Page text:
We moved to the “city,” closer to school, we got our first TV
I was a lucky child because by the time I finished my primary school (5th grade), my father had finished building our first cement and brick house outside the closest town, called “44.” It had stairs inside, unlike our ranch clay house in the village. It took him several years to build it. Today, that house costs about $12,000 on the market. We got our first TV when I was 14 (black and white since we could not afford the color one yet). It was battery powered, and rechargeable. Before that I used to run to the neighbor’s house in the village and beg to watch their TV. My father watched no sports and no movies. He would watch two things before he went to bed: the weather and the news. Then he would advise us to turn it off to save the battery. The weather was important to him because of his farm. He prayed for rain every day, especially after planting all our wheat seeds and ploughing them in the earth.
Grateful and mindful man
Everything my father shared or accomplished was marked by “Alhamdullah,” a religious invocation that means “Thanks” or “Praise to God.” He used it for everything, whether it was achievement, his green bike, his horse, his work, his kids’ success at school, or his time in this life.
After many years, in 1998 my father finally saved enough money to perform the pilgrimage to Mecca. There he also faced the reality that he will one day pass away. In fact at Mecca he brought his own white cloth (which is not typical) and asked my older brother to save it for when he passed. He was ready to meet his destiny, and unlike many of us, he was never fearful of death. He always shared the opinion that he had had a full life. When he woke up to pray during my visits to Morocco, I would often overhear him at fajr prayer asking God,
“Yaa Rbbi tqadd l’mur m’a lbSar” (O God, balance my time on earth with my physical ability)
because he never wanted to be a burden on anyone. That he was not. He also always thanked God for his life and for the extra time he had. At 75 years old he said he had a full life, and he was ready to meet God. But he died at 93.
My father’s passing, our last in-person meeting, and the magical dream
On December 15, 2012, around 5 a.m., my cell phone rang in Pittsburgh. It was my brother, who I had called for some time “the bad news deliverer,” because he had also called with news of my mother’s stroke a few years before. I answered “Alo Assaluma ‘alaikum (Peace be upon you),” and my brother responded in kind, and continued, “Bbwa Allah iraHmu (Our Dad, May God Bless his soul).” I held back my emotions through a moment of silence followed by a short prayer. Then I began plotting.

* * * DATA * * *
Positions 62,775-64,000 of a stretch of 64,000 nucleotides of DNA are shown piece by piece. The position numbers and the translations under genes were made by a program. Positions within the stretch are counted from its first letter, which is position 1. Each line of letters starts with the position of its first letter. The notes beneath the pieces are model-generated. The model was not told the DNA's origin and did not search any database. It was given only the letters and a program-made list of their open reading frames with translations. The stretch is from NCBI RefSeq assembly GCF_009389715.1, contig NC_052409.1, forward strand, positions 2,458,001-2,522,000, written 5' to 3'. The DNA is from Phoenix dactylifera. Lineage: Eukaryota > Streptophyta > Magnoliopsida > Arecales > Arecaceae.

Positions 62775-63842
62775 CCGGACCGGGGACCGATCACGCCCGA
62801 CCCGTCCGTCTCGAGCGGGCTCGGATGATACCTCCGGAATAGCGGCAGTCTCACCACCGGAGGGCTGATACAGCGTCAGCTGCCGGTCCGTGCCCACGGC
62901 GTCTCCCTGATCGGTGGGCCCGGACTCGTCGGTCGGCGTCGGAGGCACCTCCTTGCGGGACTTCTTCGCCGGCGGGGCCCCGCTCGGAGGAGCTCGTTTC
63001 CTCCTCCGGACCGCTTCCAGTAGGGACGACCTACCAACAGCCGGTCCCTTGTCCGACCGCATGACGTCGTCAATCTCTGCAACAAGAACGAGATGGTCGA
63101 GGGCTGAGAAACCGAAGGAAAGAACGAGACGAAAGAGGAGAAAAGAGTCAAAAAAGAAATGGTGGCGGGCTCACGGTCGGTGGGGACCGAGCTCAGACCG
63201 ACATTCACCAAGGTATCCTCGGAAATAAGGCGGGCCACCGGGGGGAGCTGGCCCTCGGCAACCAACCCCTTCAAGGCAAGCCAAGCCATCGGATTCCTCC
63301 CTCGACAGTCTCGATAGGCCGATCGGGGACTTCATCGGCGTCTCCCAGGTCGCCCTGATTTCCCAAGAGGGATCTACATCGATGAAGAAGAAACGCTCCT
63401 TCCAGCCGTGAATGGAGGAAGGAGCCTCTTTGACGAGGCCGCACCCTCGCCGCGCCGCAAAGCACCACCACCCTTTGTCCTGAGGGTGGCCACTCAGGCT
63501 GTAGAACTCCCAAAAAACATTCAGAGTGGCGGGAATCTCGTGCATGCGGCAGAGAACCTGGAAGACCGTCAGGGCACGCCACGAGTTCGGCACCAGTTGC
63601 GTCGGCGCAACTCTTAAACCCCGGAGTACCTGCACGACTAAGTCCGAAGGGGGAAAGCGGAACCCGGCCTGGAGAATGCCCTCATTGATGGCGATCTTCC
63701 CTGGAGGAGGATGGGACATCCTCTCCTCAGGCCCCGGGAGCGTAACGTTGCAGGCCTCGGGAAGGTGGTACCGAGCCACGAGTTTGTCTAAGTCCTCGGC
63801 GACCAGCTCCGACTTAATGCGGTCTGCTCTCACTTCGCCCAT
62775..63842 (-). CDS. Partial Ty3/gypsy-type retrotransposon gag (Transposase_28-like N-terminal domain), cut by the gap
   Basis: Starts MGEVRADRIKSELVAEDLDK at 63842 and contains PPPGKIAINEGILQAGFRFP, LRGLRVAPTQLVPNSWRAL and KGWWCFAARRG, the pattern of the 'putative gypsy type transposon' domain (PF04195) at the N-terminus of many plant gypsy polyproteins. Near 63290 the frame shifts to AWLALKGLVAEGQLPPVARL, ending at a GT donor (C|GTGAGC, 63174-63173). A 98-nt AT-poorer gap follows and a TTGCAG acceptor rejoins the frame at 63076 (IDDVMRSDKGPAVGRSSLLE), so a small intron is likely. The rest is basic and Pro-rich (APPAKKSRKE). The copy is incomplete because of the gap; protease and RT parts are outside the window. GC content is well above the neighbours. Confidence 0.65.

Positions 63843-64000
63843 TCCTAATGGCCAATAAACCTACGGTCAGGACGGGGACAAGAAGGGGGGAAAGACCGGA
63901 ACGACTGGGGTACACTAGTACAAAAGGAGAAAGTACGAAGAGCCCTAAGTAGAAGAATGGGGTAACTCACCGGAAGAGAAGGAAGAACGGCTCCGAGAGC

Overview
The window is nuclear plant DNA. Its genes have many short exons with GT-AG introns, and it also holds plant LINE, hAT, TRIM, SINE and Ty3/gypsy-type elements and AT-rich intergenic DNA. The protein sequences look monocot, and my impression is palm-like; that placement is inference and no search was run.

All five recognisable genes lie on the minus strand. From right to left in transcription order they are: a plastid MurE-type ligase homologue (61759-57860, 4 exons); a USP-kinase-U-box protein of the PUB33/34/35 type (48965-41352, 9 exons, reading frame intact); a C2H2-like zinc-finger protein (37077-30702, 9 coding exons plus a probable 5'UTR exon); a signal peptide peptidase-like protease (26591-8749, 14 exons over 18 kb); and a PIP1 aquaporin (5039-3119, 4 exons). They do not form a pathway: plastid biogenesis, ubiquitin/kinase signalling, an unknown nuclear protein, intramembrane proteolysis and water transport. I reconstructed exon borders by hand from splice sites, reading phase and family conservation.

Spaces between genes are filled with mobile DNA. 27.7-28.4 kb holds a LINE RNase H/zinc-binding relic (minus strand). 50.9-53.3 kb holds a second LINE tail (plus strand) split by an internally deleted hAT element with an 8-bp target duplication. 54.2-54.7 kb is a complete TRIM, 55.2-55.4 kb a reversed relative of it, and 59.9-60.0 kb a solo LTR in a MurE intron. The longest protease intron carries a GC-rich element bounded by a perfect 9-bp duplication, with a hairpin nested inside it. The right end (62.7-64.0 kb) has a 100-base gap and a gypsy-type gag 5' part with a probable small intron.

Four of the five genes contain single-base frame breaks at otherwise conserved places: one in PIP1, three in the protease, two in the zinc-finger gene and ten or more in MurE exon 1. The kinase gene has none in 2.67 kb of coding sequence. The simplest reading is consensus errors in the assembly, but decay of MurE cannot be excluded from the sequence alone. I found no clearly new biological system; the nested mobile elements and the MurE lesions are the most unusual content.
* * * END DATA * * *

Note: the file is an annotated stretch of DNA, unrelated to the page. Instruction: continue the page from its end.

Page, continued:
I prayed waiting for Royal Air Morocco to open to make arrangements for same day travel. Then my wife and I departed Pittsburgh for New York City where we had a layover, and then to Casablanca. Unfortunately, our plane was delayed and we missed our connection, so we drove the 5 hours from Casablanca to the small village outside Agadir where the funeral was being held. We stayed in Morocco for 7 days and I went every single day to the cemetery to make prayers by his grave before heading back to the U.S.
When I last saw him in May of 2012, he somehow knew we would not see each other again in this physical world. I kissed his hands as I was heading to the airport and he called me to come back to him again. He told me,
“As I have been saying, my time in this life is coming to a close, and so when I die, please my dear son, (1) do not be upset and (2) do not leave your work to come running. You will change nothing. Focus on your service and on your wife and life in the U.S.”
I did not listen to his advice. I went rushing when he passed away and I continued to be sad for weeks after he passed away. I thought about him every minute of the day. Finally, he came in a dream one last time to tell me this:
“Dear son, you have all my blessings, please let me die.”
He looked like he was in a hurry, and his face was lit up, and I knew he would not keep showing up in my dreams. In fact, he did not need to after extending his blessings and curing me from my sorrow over his death. The next day, it felt like he was still there with me, and I still feel his presence every day wherever I go. He never met my children, but I know he is watching over them and they are enjoying hearing his stories from me. My son, Laith Mubarack (which translates to “Blessed Lion”), reminds me a lot of my father.
My father met his obligations responsibly. He stepped up to his tasks as a husband, a father, a community member, and a citizen. Despite all his economic hardships, he provided for his family as best he could. Personally, I always felt that my father could almost provide anything I might have asked for, even though in reality he might not have been able to. He was fully engaged in our upbringing and has been a good role model of fatherhood and masculinity. He balanced his acts of physical toughness as a soldier, farmer, and hard worker with his gentle care and love for his kids, my mom, and our neighbors. He started and ended his day with prayers asking God to protect and provide for his family. He continues to inspire me every day.